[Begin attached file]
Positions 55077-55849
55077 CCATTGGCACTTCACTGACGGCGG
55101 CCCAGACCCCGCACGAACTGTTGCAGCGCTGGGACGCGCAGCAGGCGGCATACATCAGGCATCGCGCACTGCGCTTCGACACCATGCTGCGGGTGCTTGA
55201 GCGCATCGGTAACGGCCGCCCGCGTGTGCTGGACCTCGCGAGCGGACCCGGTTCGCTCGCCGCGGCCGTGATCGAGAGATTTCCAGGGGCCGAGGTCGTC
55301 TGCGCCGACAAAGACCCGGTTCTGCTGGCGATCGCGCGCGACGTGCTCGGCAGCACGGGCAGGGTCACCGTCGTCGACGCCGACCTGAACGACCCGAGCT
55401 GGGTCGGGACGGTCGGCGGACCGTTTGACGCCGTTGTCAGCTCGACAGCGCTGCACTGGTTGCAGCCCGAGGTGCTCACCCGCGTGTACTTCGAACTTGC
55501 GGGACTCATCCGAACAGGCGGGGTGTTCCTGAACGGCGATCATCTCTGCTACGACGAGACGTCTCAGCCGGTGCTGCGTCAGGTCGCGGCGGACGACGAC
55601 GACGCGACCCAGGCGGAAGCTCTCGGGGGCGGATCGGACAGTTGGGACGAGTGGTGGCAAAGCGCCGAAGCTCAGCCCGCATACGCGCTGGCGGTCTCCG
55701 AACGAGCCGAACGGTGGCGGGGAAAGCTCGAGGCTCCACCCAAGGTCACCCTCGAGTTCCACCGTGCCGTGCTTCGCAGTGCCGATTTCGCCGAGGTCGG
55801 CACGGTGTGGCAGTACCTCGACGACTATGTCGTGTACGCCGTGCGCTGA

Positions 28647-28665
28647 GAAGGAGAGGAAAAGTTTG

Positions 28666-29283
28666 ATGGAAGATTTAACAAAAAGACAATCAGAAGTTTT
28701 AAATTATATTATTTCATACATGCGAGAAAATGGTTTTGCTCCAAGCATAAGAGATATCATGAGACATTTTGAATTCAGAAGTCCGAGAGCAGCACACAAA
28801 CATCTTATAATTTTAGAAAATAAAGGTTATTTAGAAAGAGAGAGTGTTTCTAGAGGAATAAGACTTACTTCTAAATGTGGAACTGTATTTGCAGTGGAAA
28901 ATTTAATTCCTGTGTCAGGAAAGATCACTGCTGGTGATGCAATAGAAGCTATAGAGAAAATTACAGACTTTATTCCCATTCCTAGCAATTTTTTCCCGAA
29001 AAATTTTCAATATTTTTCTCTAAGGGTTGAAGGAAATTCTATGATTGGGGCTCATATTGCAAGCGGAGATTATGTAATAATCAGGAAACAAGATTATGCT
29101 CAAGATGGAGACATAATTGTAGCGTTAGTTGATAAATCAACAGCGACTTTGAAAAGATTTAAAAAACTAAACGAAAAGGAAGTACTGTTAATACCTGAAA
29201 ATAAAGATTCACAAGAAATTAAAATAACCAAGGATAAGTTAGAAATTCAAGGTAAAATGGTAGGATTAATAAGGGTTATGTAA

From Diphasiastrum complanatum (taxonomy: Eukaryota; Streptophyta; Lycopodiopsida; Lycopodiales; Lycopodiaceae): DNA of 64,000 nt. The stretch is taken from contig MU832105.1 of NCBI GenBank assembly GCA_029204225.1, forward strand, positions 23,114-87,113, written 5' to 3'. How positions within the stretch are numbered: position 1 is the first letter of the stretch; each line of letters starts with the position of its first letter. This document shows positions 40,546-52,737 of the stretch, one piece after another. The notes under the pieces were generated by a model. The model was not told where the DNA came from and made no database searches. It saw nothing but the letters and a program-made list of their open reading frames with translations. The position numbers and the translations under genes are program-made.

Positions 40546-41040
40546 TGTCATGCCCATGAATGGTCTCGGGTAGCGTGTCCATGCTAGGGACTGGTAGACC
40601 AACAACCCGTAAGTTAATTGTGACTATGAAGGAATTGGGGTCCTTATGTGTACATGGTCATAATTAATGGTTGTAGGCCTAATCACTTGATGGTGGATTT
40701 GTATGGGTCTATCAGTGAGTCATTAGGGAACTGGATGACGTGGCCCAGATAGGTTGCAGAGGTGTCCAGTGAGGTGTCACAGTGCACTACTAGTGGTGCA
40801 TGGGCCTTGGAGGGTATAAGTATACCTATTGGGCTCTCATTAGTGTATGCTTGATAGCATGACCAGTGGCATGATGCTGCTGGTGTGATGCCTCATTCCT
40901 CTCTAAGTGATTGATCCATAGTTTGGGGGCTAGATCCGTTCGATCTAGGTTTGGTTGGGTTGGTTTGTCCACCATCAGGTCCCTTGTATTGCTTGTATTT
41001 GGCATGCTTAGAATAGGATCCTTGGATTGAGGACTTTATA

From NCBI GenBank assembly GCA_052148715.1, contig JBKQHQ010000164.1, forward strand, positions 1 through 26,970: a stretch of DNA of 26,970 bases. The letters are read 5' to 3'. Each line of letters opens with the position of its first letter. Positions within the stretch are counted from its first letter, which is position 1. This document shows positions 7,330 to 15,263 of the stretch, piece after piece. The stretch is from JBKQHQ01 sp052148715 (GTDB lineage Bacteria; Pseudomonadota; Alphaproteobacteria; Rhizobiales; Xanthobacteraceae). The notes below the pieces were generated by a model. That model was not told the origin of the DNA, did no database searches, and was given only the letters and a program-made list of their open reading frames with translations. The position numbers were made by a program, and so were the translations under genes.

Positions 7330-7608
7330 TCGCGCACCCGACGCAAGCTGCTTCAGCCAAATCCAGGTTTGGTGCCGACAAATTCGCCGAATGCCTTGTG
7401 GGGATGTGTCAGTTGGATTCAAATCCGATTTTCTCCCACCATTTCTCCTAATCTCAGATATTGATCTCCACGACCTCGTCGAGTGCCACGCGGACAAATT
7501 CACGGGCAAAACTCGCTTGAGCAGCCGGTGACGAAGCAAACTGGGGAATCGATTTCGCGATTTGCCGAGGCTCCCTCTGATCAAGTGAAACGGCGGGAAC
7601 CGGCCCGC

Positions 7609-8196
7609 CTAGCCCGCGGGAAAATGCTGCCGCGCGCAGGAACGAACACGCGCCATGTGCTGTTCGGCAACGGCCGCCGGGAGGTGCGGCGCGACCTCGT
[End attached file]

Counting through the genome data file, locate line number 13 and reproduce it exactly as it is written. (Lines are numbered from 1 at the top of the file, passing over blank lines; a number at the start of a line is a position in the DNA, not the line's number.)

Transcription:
Positions 28666-29283